• avatar
    05lgt

    Well, since the last (current) administration fired or marginalized the experts that have actual subject matter knowledge in this country I’d just mandate that we follow EU regulations. They still have scientists on staff…

    • 0 avatar
      deanst

      I guess you agree with the EU notion that people with diabetes shouldn’t be allowed to drive? Apparently it was widely mocked and never enforced, but it sounds like a good idea to me – think of all,the traffic it would eliminate!

      • 0 avatar
        JimZ

        er, you can have your license suspended in the US if you’re insulin-dependent and you have more than one on-road hypoglycemia incident.

        • 0 avatar
          hotdog453

          Yeah. My dad and I are both type 1s, and he passed out and wrecked a number of years ago. It was basically a driving under the influence wreck and there was the threat of losing his license if it happened again.

      • 0 avatar
        BobNelson

        “… the EU notion that people with diabetes shouldn’t be allowed to drive…”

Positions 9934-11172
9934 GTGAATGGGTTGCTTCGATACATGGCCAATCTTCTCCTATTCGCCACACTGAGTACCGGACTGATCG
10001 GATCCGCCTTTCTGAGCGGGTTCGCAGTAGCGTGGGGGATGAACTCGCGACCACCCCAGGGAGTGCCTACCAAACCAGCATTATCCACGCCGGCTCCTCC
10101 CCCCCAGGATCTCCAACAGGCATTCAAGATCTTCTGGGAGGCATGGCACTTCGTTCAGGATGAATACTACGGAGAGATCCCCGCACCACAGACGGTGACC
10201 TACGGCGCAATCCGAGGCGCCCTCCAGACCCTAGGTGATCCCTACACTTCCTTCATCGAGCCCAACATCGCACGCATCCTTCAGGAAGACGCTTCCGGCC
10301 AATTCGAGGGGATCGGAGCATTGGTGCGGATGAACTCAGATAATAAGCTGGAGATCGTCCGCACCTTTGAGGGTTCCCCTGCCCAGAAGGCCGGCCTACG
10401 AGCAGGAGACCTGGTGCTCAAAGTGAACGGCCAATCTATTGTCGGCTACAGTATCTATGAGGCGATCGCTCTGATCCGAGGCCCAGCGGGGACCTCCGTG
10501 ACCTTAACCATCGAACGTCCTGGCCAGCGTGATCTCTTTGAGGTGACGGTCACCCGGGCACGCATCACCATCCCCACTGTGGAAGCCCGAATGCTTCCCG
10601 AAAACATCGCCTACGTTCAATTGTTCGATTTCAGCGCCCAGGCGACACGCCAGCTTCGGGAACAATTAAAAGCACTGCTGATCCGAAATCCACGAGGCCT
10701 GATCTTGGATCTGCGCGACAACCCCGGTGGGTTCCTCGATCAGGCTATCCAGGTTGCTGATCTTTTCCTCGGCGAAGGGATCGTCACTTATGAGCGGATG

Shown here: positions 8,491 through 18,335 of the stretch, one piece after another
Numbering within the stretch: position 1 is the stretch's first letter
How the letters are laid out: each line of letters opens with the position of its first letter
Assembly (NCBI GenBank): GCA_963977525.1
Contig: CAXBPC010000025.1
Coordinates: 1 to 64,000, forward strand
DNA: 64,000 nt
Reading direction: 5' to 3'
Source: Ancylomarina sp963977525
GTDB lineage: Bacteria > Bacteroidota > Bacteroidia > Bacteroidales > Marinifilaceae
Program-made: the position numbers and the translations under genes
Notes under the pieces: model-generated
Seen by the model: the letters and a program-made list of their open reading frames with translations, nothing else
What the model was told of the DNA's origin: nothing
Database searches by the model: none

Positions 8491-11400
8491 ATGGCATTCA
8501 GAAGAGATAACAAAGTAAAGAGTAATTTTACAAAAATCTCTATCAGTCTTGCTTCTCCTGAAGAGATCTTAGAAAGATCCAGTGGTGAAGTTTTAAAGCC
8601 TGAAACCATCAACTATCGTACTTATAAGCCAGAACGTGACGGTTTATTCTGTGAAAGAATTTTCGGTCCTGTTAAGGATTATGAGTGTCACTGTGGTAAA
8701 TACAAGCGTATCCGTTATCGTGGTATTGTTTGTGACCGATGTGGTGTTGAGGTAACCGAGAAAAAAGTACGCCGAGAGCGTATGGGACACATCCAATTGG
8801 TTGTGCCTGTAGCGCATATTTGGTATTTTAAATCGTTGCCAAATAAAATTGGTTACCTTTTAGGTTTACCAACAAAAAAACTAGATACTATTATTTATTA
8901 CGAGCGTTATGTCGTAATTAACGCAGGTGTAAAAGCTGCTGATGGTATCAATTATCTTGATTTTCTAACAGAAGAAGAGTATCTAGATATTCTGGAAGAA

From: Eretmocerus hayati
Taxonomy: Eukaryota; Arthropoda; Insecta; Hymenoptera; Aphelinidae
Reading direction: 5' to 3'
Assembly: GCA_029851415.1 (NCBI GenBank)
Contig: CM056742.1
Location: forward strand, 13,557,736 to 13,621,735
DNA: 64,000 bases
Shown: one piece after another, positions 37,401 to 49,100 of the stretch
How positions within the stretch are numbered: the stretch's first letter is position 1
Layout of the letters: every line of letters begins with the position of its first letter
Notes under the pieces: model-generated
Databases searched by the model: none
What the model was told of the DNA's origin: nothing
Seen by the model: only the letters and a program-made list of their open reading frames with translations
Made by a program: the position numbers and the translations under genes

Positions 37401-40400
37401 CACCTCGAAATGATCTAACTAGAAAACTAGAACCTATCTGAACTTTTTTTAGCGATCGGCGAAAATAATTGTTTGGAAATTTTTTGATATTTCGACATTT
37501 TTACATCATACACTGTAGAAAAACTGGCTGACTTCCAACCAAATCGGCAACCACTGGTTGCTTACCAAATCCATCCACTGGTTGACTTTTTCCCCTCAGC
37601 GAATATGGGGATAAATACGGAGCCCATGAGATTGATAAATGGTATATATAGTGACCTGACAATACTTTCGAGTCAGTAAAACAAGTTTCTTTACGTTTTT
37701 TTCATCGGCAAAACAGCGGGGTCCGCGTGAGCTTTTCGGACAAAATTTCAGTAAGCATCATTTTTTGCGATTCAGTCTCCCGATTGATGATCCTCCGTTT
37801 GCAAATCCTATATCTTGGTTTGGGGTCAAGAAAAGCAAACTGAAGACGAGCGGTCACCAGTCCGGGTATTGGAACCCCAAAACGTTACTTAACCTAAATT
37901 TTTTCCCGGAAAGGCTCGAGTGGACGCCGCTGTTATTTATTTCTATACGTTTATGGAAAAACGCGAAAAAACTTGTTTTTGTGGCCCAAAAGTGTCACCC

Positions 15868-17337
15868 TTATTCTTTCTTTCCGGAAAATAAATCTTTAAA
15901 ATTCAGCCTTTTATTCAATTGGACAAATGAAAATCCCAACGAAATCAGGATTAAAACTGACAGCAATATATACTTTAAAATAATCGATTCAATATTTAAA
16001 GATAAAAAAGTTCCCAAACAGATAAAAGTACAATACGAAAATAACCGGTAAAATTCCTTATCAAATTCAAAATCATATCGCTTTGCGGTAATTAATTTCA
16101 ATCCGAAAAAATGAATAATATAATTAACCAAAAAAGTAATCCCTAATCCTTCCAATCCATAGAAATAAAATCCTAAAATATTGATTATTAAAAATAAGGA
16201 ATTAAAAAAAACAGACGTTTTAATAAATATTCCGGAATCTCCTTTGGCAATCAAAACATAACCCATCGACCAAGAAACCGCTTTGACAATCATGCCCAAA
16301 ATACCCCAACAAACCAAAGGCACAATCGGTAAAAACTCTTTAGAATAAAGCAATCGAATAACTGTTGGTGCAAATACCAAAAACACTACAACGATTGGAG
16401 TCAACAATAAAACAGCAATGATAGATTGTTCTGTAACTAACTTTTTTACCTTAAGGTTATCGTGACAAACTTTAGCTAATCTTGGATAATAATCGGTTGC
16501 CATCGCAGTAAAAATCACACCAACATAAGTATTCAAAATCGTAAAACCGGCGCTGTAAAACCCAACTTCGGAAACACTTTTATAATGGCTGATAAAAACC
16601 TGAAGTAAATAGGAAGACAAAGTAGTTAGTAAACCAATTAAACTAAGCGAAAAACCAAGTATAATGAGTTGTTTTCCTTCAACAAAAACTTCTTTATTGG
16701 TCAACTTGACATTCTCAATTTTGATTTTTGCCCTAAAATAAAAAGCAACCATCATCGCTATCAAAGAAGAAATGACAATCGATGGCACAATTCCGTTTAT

WTF?

        You need to stop reading crazy websites. There is no EU-wide highway code. And I can at least assure you that there’s no such “diabetes” rule in France.

        This kind of nonsense is nowhere near passing any “fake news smell-test”.

  • avatar
    IBx1

    I’d install emissions exceptions for performance cars so we can go back to buying MKIV Supra’s and FD RX-7’s, and similarly I’d remove the import ban altogether so that anyone who can pay freight and title fees can bring over the R34 GT-R of their dreams.

    I know I got everyone’s vote here anyway.

  • avatar
    Alfisti

    I’d change the baseline metric for fuel economy from MPG to avg cost per year. Why? Because the gap between regular and premium gas seem sto be forever growing and i think some people are blind to the real cost of this as a consumer.

  • avatar
    cimarron typeR

    -I’d definitely keep the EV tax break , I kinda feel for the USDM trying to innovate while still turning a profit during while the UAW is still alive
    -+1 on the gas tax… half the reason people are buying CUV are because their roads are 3rd world
    -give a massive tax break on electric trucks/panel vans when they’re finally mass produced
    -put a governor on current 18 wheelers to operate from 7am-7pm, I’m tired of reading about some poor chap in his Malibu burning to death from being rear ended by an empty 18 wheeler going 80mph in the middle of rush hour . I could care less if my cabbage costs .30 more at the store